“I’ve seen a lot of things,” said Ashton Valentine.
The Austin resident was standing near a stop sign in front of the mansion owned by the Chicago Archdiocese, the point where a roughly five-hour Dec. 9 protest march ended.
The demonstration had started in front of the Daley Plaza before growing into a few thousand people and coursing through the Loop — stopping traffic, nearly spilling into the Federal Reserve and CME Group buildings, softly traumatizing Christmas shoppers on Macy’s perfumed first floor — before upsetting the calmness of mansion-flanked streets in the city’s tony Gold Coast neighborhood.
It wasn’t a period, but more of an ellipsis on a chapter in the city’s history that has yet to reach its conclusion (hours later, some of the same protesters would reemerge at the Chicago Police Department’s Michigan Ave. headquarters to demand the firing of Officer Dante Servin, the off-duty officer who in 2012 shot into a group of teenagers, fatally wounding 22-year-old Rekia Boyd).
Many people within and outside of Chicago have taken to the streets and sidewalks to demand that Mayor Rahm Emanuel and Cook County State’s Attorney Anita Alvarez resign.
And that’s just for starters. Protesters have made a litany of other, more specific demands over the last several weeks.
They include disbandment of the Independent Police Review Authority and the establishment of a civilian police review board; a federal investigation into Homan Square, the controversial police detention center in North Lawndale; and the immediate release of all dashboard-cam video of officer-involved shootings; among others.
There have been demonstrations of some sort hosted by varying groups of people seemingly every day since the Nov. 24 release of dashboard-cam footage that shows Chicago Police Officer Jason Van Dyke shooting 17-year-old Laquan McDonald 16 times last October.
Despite having the video evidence for several hundred days, Alvarez only moved to charge Van Dyke with murder the day before the video was to be released by the city, which only released the footage upon court order.
The video’s public release and the recent revelations about the city’s and police department’s conduct in the run-up, and in the wake, of the release have catalyzed an explosion of anger and outrage among many residents of the city — particularly those most affected by police violence.
The testimonies of people like Valentine have now spilled into the manicured, lake front side streets of the city’s rich and powerful and — until now — relatively unfazed.
“We’re saying to all religious and business leaders, all of those in power, that until we get justice, we will continue to come where they don’t want us to come,” said West Side activist Mark Carter, reviving a message he had played at a protest earlier in the month. “We will disrupt their tranquility!”
Valentine said he’s seen pregnant women tazed, and his friends robbed, by the police. One of his most vivid memories of Barack Obama’s election night celebration in Grant Park is of police officers allegedly telling him and some friends to “go back to the zoo” or “wherever you come from.”
And then there’s Mike Mike — Valentine’s former Orr High School classmate, the late Michael Spann. Earlier this year, a Polaroid photo of Spann as a dead deer with antlers on his head as two white Chicago police officers, Jerome Finnigan and Timothy McDermott, pose beside him triumphantly with hunting guns, went viral.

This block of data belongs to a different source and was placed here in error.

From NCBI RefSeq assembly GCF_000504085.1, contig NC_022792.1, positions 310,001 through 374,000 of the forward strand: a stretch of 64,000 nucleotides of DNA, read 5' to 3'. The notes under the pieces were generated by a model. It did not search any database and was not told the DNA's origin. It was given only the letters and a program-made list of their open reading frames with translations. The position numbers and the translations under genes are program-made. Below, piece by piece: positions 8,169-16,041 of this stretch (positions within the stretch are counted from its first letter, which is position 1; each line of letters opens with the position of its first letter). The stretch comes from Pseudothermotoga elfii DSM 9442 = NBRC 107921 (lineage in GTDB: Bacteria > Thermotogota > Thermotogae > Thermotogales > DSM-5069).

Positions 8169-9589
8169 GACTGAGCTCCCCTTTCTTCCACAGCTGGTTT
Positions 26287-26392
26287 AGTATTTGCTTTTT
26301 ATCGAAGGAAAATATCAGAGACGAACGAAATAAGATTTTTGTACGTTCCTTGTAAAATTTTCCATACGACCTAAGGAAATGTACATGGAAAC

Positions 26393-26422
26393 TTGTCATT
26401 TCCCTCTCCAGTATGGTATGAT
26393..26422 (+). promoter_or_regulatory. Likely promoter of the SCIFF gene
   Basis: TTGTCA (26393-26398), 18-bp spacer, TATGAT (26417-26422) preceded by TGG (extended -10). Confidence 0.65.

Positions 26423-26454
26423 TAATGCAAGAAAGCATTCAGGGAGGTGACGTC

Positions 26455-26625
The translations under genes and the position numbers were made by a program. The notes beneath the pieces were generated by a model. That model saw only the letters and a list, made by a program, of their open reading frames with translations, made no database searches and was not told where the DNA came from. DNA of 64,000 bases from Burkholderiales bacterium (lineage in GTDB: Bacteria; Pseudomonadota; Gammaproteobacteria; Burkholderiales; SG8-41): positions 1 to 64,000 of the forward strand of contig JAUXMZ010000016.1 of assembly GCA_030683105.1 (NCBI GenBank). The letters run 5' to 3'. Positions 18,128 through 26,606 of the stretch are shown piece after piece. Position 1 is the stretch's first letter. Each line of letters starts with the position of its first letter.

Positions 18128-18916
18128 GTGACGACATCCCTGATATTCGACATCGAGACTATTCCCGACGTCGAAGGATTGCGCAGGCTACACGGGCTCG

The image of his old classmate shocked Valentine into a deeper awareness of the possibilities of police malignancy. Valentine said he often hears people counter criticism of police abuse by bringing up black-on-black violence. But the two issues don’t deserve equal standing, he said.
“We’re being hunted by the people who are supposed to serve and protect us. There’s no comparing black-on-black crime with police crimes. Police aren’t supposed to engage in the same activities we expect to be protected from.”
Valentine’s testimony was reinforced countless times in interviews with at least a dozen other people who have marched in one protest or another last week.
Kevin Booker, 21, took to State Street on Dec. 10 with several hundred other protesters, in part because of what he experienced the previous Saturday on the city’s South Side.
“Me and four friends were walking down the street and the police stopped us because we were wearing all black,” he recalled angrily.
“They pulled up with their guns drawn and searched us, asked us, ‘Where the weapons at?’ We like, ‘What weapons? We out here trying to have a good time. Why do you want to stop that? Why you gotta mess with us?'”
Susan House, 68, said she’s still scarred from a police encounter she had in the 1970s, while she was new to the city.
“I came here from Delaware. It was my first year in Chicago. I was in my early twenties. I was walking home from work in Uptown and a police car pulled up. They said it was too dangerous to be out walking and asked why I was out. I told them out I was walking home from work and they offered to give me a ride. I was too dumb to know any better and they had reefer, which they said they’d plant on me if I didn’t cooperate.”
What happened next, House said, has haunted her for decades. She claims the two officers, who she said didn’t have identifying badges on, forced her to perform oral sex.
“I was so scared. I didn’t know what to do and didn’t know anyone here. They made jokes about how scared I looked. A couple weeks after the incident, they came back to my place. I had to move out to Logan Square to get away from them.”